Weight and HRT
| Weight and HRT|
From the Menopause and Hormones Articles List
Weight Loss - Relax and Lose Weight
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Options to Hysterectomy
Hormone and Menopause
Intimacy after Hysterectomy
Fitness after Hysterectomy
Grief and Loss
Ask A Doctor
Patricia L. Morse
April 24, 2000
(Most of the studies used non-bio-identical hormones [sigh, and at highish doses], so I've flagged some of them with the following abbreviations: CEE conjugated equine estrogen, the stuff that's in Premarin and MPA = medroxyprogesterone acetate, the stuff that's in Provera. Almost all the studies are on women in natural menopause. And remember, I'm not a medical professional, just a hyster sister with a need to know!)
Does HRT have any effect on weight at all?
There's a war going on between women who are convinced that HRT causes weight gain and the majority of scientists who say that it doesn't. The one thing everyone agrees on is that menopause causes weight gain and changes your body so that, where muscle once was, fat now is. But does HRT help or hurt?
There's one massive study, called the Rancho Bernardo, that has been following 671 women, aged 65-94 years old, who have been on HRT (98% were on CEE.). When they compared these women to the women in the study who never used HRT, the scientists said that there was no difference between them after 15 years. Oddly enough, the women with HRT had started out leaner, so it sounded to me as though they'd actually gained weight, but that's not what the authors concluded, so who am I to argue? There are other studies that support the idea that HRT makes no difference. For instance, a younger group of women, 44-54 years old, took CEE/MPA or no HRT. Both groups gained weight and had a higher percentage of fat. So the HRT made no difference, except that the ones who took nothing were more likely to have belly (bad) fat.
The trouble with this line of thought is that something is happening at menopause that causes us to gain weight and get fatter (lose lean body mass), and since that something involves hormones, it seems that HRT would make a difference.
Does HRT cause weight gain?
To the surprise of the doctors using a very high-tech way to measure fat, the women taking HRT (CEE/MPA/calcium) got slightly fatter (less lean body mass) than the women who weren't taking HRT. It makes sense that HRT increases weight when you think about what hormones are for.
Progesterone promotes fat synthesis and storage since this would contribute to successful pregnancy (it's named for pregnancy--Pro=for: gest=gestation). It's believed to increase appetite, to slow down how fast food moves through the intestines (so more calories get absorbed), and to decrease insulin sensitivity, which can elevate blood sugar so the fetus gets more food. Of course, this all happens at the very high levels of progesterone during pregnancy, not the levels of HRT. In the studies, progesterone in HRT has a moderate effect on weight, at most, probably when it converts to androgens (like testosterone). If the ratio of estrogen to progesterone is in balance, then it doesn't increase appetite at all.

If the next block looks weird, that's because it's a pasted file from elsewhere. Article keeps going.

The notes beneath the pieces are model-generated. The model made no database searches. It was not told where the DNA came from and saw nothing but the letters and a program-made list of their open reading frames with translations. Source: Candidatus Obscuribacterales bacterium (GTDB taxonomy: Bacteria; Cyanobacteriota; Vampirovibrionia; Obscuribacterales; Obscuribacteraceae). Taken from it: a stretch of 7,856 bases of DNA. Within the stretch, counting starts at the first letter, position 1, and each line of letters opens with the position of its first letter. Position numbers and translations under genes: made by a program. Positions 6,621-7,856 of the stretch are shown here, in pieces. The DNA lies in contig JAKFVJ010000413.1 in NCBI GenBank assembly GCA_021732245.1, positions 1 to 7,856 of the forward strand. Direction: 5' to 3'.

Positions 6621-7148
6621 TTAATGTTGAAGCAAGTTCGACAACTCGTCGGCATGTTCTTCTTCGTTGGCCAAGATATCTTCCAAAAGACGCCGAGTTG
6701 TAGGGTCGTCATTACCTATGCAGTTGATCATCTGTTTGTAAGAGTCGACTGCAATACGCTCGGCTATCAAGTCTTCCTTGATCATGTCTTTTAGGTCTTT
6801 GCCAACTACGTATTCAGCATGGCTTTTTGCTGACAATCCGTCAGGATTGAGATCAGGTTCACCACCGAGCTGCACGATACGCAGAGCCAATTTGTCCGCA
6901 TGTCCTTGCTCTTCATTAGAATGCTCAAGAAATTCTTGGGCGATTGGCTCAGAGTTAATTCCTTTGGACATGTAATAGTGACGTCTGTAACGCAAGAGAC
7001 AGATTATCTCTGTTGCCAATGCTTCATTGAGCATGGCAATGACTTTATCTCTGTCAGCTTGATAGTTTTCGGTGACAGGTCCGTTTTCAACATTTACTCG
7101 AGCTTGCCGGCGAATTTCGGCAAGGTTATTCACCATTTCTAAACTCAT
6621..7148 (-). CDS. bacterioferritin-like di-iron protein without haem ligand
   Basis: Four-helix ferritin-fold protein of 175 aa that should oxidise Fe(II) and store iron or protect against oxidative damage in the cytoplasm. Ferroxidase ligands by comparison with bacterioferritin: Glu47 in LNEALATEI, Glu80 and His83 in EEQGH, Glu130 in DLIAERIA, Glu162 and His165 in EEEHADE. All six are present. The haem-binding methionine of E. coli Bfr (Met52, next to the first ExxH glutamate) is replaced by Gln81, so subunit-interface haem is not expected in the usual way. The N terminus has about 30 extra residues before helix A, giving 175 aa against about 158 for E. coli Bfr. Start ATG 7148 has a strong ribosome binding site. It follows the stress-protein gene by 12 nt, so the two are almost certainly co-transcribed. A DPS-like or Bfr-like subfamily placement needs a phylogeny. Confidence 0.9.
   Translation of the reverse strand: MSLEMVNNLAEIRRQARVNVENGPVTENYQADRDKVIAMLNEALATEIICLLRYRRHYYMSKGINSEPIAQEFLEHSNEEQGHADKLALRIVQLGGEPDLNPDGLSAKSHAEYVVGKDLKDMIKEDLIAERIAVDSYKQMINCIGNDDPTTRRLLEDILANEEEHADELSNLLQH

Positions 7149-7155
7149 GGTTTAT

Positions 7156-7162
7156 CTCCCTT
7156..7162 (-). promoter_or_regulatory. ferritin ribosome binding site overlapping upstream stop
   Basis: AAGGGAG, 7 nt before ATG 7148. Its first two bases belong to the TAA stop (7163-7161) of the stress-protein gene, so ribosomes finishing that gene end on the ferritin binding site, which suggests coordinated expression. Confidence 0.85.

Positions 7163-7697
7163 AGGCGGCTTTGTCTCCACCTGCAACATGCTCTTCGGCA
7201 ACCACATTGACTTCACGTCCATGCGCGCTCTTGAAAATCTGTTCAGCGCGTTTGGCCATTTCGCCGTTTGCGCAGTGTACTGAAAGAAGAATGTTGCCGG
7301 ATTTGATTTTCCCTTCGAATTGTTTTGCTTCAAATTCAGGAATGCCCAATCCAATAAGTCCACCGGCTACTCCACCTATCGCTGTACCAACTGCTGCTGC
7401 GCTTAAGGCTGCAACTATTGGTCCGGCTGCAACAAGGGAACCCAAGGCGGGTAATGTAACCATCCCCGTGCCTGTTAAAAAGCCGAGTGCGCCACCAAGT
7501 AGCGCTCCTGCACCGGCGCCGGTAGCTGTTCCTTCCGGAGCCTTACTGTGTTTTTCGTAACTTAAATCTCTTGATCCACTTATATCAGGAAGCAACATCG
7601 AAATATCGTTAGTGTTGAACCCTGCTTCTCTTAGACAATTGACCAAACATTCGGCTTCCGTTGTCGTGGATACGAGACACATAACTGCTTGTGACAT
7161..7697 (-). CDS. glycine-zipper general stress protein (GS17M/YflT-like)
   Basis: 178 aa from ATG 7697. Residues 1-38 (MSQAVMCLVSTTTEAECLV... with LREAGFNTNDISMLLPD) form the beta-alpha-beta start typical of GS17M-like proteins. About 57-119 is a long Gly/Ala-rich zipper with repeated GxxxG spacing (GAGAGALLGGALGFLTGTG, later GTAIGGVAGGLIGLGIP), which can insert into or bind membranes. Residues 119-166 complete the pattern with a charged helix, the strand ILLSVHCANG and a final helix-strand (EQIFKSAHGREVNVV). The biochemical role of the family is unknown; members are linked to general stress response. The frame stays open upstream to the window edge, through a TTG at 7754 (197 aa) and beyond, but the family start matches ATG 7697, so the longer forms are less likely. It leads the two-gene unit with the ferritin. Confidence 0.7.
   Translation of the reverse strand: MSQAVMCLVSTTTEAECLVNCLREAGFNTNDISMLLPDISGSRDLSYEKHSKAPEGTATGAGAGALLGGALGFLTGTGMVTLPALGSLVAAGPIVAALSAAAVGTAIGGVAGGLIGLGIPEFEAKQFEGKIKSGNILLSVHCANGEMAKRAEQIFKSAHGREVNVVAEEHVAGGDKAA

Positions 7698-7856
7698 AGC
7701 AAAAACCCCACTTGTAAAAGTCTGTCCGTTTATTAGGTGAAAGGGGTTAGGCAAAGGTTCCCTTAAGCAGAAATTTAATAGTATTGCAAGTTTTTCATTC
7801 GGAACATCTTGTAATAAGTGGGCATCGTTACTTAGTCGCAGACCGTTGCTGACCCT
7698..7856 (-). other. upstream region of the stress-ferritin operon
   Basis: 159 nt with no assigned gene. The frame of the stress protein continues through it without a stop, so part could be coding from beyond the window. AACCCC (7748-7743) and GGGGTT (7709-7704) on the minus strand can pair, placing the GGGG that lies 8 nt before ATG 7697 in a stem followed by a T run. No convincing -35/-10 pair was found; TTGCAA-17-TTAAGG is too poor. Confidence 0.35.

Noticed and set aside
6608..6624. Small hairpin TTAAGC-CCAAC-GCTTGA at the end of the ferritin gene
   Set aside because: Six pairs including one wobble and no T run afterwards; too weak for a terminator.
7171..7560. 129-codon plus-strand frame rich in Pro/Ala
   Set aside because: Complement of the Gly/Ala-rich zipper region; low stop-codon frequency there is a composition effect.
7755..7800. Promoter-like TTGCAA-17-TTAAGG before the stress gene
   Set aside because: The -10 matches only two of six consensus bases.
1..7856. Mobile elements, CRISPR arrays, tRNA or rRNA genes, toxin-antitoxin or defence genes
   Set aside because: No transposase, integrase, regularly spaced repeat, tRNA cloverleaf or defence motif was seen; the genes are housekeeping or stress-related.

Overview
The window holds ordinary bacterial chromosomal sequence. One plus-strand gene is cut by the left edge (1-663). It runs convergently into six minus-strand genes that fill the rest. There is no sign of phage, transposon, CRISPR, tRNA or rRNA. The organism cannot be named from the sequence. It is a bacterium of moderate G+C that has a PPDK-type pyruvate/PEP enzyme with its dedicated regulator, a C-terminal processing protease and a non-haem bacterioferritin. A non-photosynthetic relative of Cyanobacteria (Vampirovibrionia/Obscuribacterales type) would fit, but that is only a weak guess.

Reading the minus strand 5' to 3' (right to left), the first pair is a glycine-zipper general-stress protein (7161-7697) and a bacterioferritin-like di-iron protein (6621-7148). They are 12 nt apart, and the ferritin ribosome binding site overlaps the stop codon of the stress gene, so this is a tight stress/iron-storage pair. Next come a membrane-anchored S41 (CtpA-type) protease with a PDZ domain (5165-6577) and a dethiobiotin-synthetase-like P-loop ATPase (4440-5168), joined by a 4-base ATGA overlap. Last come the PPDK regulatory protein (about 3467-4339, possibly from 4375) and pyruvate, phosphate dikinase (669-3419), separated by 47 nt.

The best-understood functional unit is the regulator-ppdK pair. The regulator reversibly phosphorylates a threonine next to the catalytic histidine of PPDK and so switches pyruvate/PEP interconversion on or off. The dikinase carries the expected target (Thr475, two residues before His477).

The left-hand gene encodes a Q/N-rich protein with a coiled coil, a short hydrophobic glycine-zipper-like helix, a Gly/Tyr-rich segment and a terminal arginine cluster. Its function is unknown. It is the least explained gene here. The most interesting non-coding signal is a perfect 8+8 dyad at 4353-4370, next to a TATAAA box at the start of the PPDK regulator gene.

Estrogen promotes sodium and water retention because this increases blood volume, which increases the delivery of nutrients to the fetus. One thing everyone agrees on is that estrogen causes water weight gain when it's not in balance.
Most of these studies involve women taking MPA along with their estrogen. Everyone agrees that the androgens that progesterone can turn into can be a problem. If male hormones are given to female rats, they gain weight while eating only a little more food; If estrogen is given to male rats, they lose weight. Scientists know that weight and food intake are increased by progesterone and decreased by estradiol in rats without ovaries. And cancer patients who aren't eating enough because of the cancer treatments can gain weight when taking MPA, which increases the amount of food they eat.
If estrogen causes weight loss, as so many claim, then it's odd that a high dose of estrogen causes weight gain in adolescent girls with anorexia (eating disorders seem to develop around puberty, so they're exploring the connection with hormones). Of course, there's that other hand--estradiol may trigger anorexia by decreasing meal size because it increases the gut peptides that tells us we're full.
Estradiol may improve glucose among postmenopausal women with type 2 diabetes. Or it might not make much difference, or even have a negative effect. One study of overweight women who already had type 2 diabetes decided that CEE/MPA reduced their waist to hip ratio and central abdominal fat and boosted their metabolism so they burned more calories. Total fat mass, fasting glucose, insulin, triglycerides, and blood pressure, however, didn't change. In other words, HRT might make you healthier if you're already fat by putting the fat on your hips instead of your belly.